BROTHERHOOD OF BLADES II: THE INFERNAL BATTLEFIELD (2017) review

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Lu Yang’s Brotherhood of Blades was one of 2014’s best surprises, a tightly-scripted, hard-hitting little wu xia pian made on a relatively small budget, and whose muted box-office was compensated by an almost unanimously positive critical response, and a following that has grown in the three years since its release. Now, director Lu Yang is back with a bigger budget, for a prequel – which will be followed by a sequel, following the Infernal Affairs trilogy template – focusing on Chang Chen’s character (with Wang Qianyuan and Ethan Li noticeably absent), and which he again-co-wrote with Chen Shu, while none other than Ning Hao stepped in as a producer.

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RESET (2017) review

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Produced by Jackie Chan and directed by Korean helmer Yoon Hong-seung aka Chang, Reset unfolds in the near future, when time travel is becoming a reality: the discovery and use of portals to parallel universes allows scientists to experiment on sending living tissue back in the past – though only two hours back for now. Xia Tian (Yang Mi) is part of a research team that is on the verge of a major breakthrough, when her son Doudou a kidnapped and held for ransom by a mysterious man (Wallace Huo). If she wants to get her son back, she is to deliver the man all of her research. But even after she complies, her son is killed, and she has no choice but to send herself back two hours in the past to try and save him. With every failed attempt she starts again and in doing so, she creates multiple versions of herself, all dead set on rescuing Doudou.
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THE WITNESS (2015) review

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A remake of his own successful Korean thriller Blind (2011), Ahn Sang-hoon’s The Witness transposes the action to China but keeps much of the original film’s key plot points. Xing (Yang Mi) is a young cop who lost her brother in a car accident. She blames herself for the tragedy, as she had tied her unruly sibling’s hands in the car to keep him still, leading to his eventual inability to escape the car as it teetered on the edge of a bridge. She also lost her eyesight in the accident, which means she can’t be a cop anymore, and leads a dour, guilt-ridden life. One day she gets into a cab whose driver turns out to be a psychopath (Zhu Yawen) who’s behind a wave of abductions, with all the victims being beautiful young women. As Xing struggles to break free of the driver, the cab hits someone who was crossing the street, and she manages to escape. The next day she reports the incident to the police, and astounds the detective in charge of the investigation (Wang Jingchun) with her astute observations on her would-be abductor : though she’s blind, her astute remaining senses and sharp deduction skills allow her to provide useful information. But soon thereafter a young skater, Chong (LuHan), turns up at the police station : he says he’s witnessed the incident, but his indications don’t match Xing’s. As a wayward youngster his testimony doesn’t weigh much more than that of the blind woman, but things become urgent when Xing realizes she’s dropped her diary in the psychopath’s car, and he may now be stalking her.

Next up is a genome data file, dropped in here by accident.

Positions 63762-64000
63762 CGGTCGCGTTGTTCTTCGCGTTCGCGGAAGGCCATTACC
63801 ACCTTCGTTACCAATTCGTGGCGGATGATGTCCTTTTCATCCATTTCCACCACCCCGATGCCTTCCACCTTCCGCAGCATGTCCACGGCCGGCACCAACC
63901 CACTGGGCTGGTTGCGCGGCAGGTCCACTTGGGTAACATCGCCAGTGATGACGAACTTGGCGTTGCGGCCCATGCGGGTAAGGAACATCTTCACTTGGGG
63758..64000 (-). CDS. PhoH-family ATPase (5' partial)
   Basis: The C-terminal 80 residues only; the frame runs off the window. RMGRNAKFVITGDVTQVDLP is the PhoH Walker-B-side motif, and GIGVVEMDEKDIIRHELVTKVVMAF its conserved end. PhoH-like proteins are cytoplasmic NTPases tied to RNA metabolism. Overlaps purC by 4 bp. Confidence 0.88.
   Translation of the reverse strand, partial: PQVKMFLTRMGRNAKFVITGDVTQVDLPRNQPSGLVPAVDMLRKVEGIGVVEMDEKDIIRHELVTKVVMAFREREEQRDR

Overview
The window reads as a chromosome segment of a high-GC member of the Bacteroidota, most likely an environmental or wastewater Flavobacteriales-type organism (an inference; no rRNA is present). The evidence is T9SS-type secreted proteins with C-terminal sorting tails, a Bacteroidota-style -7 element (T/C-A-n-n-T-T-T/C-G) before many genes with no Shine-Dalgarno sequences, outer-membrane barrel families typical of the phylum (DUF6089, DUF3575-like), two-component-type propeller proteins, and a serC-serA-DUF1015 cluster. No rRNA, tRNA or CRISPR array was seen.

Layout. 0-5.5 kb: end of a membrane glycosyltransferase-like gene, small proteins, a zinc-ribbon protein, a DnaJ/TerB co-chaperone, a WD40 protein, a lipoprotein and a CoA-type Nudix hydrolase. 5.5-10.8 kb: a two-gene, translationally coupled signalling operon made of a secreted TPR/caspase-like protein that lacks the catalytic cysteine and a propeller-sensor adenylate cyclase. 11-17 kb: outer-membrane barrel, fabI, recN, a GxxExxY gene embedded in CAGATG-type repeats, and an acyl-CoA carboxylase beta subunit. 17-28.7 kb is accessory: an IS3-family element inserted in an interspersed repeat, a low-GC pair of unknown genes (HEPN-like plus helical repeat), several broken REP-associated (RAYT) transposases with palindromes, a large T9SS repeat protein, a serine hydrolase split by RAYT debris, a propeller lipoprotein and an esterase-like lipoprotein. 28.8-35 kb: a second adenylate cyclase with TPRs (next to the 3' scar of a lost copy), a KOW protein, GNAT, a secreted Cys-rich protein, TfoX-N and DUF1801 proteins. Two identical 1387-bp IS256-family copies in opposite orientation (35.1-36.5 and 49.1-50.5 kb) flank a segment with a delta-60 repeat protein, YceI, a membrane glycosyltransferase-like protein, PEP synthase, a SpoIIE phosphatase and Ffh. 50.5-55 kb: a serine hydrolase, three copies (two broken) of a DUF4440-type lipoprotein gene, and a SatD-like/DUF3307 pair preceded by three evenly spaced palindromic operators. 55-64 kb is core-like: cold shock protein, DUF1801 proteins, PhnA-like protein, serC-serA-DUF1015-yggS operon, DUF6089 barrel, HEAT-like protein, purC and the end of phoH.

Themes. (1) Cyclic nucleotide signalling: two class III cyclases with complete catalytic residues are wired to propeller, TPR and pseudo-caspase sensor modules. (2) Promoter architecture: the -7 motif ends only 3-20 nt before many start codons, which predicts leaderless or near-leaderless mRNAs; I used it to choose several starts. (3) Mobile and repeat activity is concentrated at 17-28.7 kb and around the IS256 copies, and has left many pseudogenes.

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WU DANG (2012) short review

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Vincent Zhao’s unremarkable comeback continues with this barely lukewarm adventure in which he plays a professor/adventurer in the Indiana Jones mould. He is seeking seven mythical treasures, and a vital clue leads him to Mount Wu Dang, where a martial arts tournament is taking place in the famous monastery of the same name. There’s a good cast, with martial arts actors Fan Siu Wong and Dennis To as Wu Dang disciples, Xu Jiao as Zhao’s daughter, the ubiquitous Yang Mi as a rival adventurer, and Shaun ‘son of Ti Lung’ Tam as a gangster. Corey Yuen provides the action, which is sometimes palatable (a balletic martial arts duet with Zhao and Yang taking on Tam’s men is particularly nice) but often forgettable and tame : who wants to see pretty Yang Mi fight kiddy Xu Jiao is one of the lamest film tournaments ever ? There’s no sense of adventure (the bad CGI doesn’t help matters), and the romantic subplots are either massively creepy (40-years-old Fan and 14-years-old Xu aren’t exactly a match made in heaven) or simply cold (Vincent Zhao and Yang Mi have no chemistry whatsoever). A failure, but in an amiable kind of way. **